What started out as a student field trip to a Louisiana plantation has turned into a support system and a philanthropic endeavor.
In 2019 a group of African American medical students from Tulane visited Whitney Plantation in Edgard, Louisiana, where they posed for a photo that eventually went viral. But their social media moment was transformed into something bigger than just a memorable photo.
The School of Medicine students formed The 15 White Coats, an official nonprofit organization dedicated to supporting students of color in medical fields. The group now sells framed, signed copies of the photos taken at Whitney Plantation and gifts posters of the photo to display in elementary and high school classrooms in New Orleans and beyond. Their fundraising efforts and merchandise sales helped them raise over $30,000 last year.
In 2021 the group also donated $3,000 to Whitney Plantation to help with repairs and payroll after Hurricane Ida.
According to fourth-year medical student Rachel Turner, scholarship development and social media manager for The 15 White Coats, the funds contribute to scholarships toward incidental fees such as MCAT and STEP 1 study prep and residency application fees, as well as individual support like a one-year subscription to the CALM phone app, which was provided to some medical students and even some physicians.
“With racial hate at an all-time high, we know unity and resilience are why we are able to overcome the vices,” Turner said.
Applying to medical school can be expensive. According to the Association of American Medical Colleges (AAMC), a first application to medical school will cost close to $200 this year. But only a few years ago, the average medical school applicant applied to 16 schools, and even through AAMC’s American Medical College Application Service, which streamlines the process, additional expenses such as transcript fees and interview travel costs can quickly add up.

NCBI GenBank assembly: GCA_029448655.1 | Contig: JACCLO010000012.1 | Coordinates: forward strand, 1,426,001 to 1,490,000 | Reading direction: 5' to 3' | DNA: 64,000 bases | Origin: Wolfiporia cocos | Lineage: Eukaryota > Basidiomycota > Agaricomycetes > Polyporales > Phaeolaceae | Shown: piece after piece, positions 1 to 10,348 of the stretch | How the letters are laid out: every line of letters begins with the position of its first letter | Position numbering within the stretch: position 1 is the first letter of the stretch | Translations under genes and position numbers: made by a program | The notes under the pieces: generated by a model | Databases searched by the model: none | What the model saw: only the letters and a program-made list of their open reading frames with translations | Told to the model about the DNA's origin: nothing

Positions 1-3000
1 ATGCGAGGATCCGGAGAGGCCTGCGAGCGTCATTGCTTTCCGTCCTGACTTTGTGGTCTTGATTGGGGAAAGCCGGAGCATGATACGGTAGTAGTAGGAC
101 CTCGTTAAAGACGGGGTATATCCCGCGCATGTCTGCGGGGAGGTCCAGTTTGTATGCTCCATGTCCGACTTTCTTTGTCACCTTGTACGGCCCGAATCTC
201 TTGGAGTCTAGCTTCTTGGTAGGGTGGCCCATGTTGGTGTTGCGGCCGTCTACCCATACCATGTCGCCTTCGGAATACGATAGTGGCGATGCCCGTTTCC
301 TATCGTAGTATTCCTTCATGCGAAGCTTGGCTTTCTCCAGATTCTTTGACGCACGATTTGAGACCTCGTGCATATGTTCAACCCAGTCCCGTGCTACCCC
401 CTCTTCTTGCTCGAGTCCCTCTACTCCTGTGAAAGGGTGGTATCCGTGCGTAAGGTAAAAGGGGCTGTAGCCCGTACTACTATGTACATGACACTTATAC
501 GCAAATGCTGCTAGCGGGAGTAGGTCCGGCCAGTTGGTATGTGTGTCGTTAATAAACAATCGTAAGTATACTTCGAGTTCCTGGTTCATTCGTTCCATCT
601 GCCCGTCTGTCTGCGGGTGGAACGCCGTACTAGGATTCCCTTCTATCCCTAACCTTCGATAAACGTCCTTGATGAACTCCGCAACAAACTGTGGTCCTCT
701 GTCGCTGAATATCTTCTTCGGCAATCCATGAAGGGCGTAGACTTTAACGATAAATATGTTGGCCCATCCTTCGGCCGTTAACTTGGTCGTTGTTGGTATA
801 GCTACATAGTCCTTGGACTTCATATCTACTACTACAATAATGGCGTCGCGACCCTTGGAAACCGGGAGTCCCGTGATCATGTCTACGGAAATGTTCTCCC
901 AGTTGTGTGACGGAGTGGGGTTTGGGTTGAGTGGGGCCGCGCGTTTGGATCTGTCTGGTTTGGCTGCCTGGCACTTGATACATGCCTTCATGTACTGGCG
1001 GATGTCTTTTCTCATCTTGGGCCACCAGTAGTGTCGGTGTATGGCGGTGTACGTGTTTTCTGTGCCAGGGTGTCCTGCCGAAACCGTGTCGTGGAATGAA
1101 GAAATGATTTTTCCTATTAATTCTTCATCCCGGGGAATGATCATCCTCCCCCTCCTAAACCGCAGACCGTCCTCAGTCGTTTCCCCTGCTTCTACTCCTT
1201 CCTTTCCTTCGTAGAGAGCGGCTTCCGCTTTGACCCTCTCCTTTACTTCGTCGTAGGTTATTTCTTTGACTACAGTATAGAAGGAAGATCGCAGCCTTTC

And that’s not counting the cost of taking the MCAT entrance exam and the associated preparation courses and materials.
These expenses may deter students from underrepresented minorities; according to the AAMC, the number of Black or African American medical school applicants has been stagnant for a while. The 15 White Coats hope to eliminate some of the financial obstacles that underrepresented students face.
Although some of the founders of the group are graduating this spring, their efforts will be continued as residents.
This year their plans include raising at least $50,000 with their new “Resilience is in our DNA,” T-shirt; establishing their first virtual Black doctors lecture series; placing at least 1,000 posters in classrooms; and publishing a children’s book and 15 White Coats puzzle.
To read more about The 15 White Coats, click here.